Pretend–October 31, 2011

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Dressing up in costumed apparel of a character of our choice, often with frightening possibilities. No, I’m not talking about the US Congress. Of course, I mean Halloween.  Halloween is today, and for me, a time when I enjoy the festivities of those around me, although I don’t participate to any great degree. It’s not that I’m a nudge or have some theological opposition to the holiday–because quite honestly, bizarre outfits are common in our day and age and you don’t have to go any further than organized religion if you want to see the devil at work.

No, it’s not about religious reasons or even not wanting to don myself in ghoulish garments.  It’s just that I don’t like to pretend. It is my great lamentation about our society–that dissatisfaction with our present circumstances causes us to contend that something else would be better than what we have and that we have some sort of God-given birthright to have more than we currently possess.

It’s more or less the “American Idol” philosophy of talent: “I don’t have to be that good; I just have to be able to dress up like someone who is good–look the part.”  All I need is to have a dream, be dissatisfied with my present life, want better circumstances for my family and arrogantly demand that someone make me famous so I can haul in the loot.

We have become a generation of pretenders. There’s nothing wrong with doing that on October 31st.  It’s kind of fun. But when the desire to acquire a position we have not earned permeates the other three-hundred-sixty-four days of the year, it is not only boring, but eventually becomes ridiculous in its unrighteousness.

I ate lunch with a man and woman yesterday who might have every reason in the world to pretend.  He was a graduate of Yale Theological Seminary–and I’m not talking about the people who make the locks.  These are high-falutin’ theologians who just might think they created God. She had a Master’s Degree and every reason to be proud of her status and position. Yet they found themselves in a little town in South Carolina, serving a small church and working in a hospice, respectively. You might think they would be disgruntled, dissatisfied or feel cheated that their education and status had been placed in such miniscule confines.–because after all, that’s what we love to do.  We love to classify jobs and positions in America according to status instead of productivity. Dare I say the average worker at a McDonald’s on the dinner shift actually is much more efficient and energetic than a CEO at a large company? But we don’t honor work; we give respect to position and the trappings of affluence.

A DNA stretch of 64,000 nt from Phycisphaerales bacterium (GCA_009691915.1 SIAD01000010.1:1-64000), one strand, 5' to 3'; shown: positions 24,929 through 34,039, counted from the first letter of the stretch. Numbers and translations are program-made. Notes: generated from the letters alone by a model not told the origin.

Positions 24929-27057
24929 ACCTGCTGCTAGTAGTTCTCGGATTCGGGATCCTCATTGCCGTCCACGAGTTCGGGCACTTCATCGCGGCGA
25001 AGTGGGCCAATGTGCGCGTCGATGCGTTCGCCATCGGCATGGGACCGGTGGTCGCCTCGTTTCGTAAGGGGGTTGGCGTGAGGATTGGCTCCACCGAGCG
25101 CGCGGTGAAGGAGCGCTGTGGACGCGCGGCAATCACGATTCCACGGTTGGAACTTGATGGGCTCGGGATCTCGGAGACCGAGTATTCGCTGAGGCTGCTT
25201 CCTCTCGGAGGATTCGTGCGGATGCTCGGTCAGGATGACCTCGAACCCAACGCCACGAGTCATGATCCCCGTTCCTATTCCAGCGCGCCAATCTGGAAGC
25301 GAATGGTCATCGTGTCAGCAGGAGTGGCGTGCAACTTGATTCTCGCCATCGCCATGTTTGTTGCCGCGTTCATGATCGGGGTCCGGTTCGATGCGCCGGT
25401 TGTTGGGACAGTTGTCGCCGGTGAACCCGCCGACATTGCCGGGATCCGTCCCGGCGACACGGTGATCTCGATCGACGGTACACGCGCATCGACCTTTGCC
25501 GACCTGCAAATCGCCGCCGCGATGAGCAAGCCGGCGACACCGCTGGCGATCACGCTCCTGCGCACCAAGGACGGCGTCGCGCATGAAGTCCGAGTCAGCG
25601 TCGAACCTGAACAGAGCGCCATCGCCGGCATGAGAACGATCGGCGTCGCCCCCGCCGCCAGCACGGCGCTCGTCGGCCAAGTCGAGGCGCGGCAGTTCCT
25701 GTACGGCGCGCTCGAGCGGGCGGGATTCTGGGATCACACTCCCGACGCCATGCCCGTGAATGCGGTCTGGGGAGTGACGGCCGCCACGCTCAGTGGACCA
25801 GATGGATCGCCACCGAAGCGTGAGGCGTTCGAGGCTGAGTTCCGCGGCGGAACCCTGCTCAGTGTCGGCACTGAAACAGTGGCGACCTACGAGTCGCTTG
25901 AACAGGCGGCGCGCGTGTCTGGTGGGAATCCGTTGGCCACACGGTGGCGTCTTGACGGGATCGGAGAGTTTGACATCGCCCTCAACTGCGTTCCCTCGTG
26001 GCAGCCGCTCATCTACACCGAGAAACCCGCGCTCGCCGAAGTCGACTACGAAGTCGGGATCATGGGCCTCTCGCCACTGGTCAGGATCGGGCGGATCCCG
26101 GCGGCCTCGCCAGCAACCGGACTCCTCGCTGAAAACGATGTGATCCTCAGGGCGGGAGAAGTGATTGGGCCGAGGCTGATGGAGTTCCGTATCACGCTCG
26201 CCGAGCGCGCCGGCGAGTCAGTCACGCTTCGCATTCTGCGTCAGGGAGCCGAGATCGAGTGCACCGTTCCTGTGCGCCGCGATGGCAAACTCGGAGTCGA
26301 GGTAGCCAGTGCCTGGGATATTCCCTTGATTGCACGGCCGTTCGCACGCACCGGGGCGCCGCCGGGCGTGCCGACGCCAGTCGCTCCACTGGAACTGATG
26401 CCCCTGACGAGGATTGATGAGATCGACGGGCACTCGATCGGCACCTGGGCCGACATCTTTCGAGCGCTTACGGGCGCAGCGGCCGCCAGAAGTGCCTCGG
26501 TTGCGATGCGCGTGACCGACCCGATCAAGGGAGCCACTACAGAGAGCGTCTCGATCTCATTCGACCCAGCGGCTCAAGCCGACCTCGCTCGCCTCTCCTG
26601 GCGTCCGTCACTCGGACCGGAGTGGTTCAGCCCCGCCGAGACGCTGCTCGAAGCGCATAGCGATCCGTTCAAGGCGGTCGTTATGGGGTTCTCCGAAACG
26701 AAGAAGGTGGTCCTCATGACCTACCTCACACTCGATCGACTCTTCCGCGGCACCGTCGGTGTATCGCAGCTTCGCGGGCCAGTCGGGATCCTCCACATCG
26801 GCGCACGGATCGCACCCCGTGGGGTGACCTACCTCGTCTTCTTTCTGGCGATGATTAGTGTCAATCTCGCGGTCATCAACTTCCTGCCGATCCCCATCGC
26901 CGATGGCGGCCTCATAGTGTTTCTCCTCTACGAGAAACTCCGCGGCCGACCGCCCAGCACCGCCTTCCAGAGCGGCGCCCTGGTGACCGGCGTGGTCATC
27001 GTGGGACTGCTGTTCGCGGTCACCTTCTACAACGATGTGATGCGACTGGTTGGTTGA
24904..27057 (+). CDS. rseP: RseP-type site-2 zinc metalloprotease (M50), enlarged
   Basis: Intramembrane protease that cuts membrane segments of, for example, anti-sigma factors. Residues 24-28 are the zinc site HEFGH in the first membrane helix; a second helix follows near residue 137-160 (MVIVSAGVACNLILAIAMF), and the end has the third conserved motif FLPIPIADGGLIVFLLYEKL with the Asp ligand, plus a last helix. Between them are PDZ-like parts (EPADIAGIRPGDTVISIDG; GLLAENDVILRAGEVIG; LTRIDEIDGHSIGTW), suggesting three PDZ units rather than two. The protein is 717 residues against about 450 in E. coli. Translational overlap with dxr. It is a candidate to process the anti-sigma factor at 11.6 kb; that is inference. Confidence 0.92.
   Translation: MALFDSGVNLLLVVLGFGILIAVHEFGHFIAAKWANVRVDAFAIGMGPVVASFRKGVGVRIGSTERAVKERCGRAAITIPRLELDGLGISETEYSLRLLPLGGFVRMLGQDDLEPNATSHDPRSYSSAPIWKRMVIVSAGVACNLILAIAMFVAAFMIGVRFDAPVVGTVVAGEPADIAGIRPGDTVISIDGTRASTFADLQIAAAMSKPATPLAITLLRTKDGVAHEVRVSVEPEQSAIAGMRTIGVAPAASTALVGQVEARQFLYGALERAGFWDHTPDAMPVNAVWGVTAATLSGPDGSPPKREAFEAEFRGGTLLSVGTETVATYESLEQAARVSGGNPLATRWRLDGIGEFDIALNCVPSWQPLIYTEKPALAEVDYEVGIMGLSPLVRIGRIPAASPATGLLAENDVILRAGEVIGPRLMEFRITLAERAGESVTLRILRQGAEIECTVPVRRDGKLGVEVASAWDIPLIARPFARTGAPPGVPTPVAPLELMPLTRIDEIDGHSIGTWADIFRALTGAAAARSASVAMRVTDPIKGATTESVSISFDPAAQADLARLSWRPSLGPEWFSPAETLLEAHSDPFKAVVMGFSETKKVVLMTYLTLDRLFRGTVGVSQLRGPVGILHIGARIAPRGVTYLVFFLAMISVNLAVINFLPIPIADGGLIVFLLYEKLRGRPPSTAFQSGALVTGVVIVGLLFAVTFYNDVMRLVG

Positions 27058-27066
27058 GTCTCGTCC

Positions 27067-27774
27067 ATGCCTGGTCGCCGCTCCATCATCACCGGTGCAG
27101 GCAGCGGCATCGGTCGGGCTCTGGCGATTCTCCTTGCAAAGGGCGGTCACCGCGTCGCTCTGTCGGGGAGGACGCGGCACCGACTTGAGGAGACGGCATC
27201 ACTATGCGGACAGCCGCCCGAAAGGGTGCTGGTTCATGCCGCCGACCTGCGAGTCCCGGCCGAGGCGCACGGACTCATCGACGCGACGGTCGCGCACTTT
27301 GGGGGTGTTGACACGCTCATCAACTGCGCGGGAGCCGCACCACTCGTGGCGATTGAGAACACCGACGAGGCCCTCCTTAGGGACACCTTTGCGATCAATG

We pretend. We pretend that money makes us happy. We pretend that people who make large sums of cash are actually more important than those who don’t. We pretend there’s a color barrier so we don’t have to interact with a racial mixture which just might cause us to expand our thinking. We pretend.

Not so with my two luncheon companions. He extolled the joy of pastoring a congregation filled with emerging people who are growing in their understanding of one another and trying to become more spiritually and culturally diverse. She rejoiced in the opportunity to aid those about to cross over the great divide between this plane of existence and the next, sharing that she felt purpose and value in performing her task.

Yes, America loves to pretend. It is a country that believes that we bring what we dream while disdaining where we are to get help to achieve our goals so that we might truly, in the end, possess more.

It is the opposite of what really makes people happy.  Actually, the way to be happy is found in the lifestyle of my two new friends from South Carolina.  And here it is: bring what you’ve learned to the place where you are to help who you can, to give yourself the purpose you desire.

That’s it.

So please … go! Dress up! Rejoice!  Bob for apples (if people still do that). Drink some punch.  Trick or treat.  Scare yourself and everyone else to death. Have the time of your life.

But get up tomorrow and do yourself a big favor and stoppretending. Life is not what we want. It is wanting the life that is already here.  Who knows?  Maybe that is just another way of pretending. But it is a way of doing so that doesn’t require that you to imitate anyone else … or scare the world around you.

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Here comes Christmas! For your listening pleasure, below is Manger Medley, Jonathan’s arrangement of Away in the Manger, which closes with him singing his gorgeous song, Messiah.  Looking forward to the holidays with you!

Jonathan sings “Let”

Jonathan Sings “Spent This Time”

Jonathan and his partner, Janet Clazzy, play “The Call”

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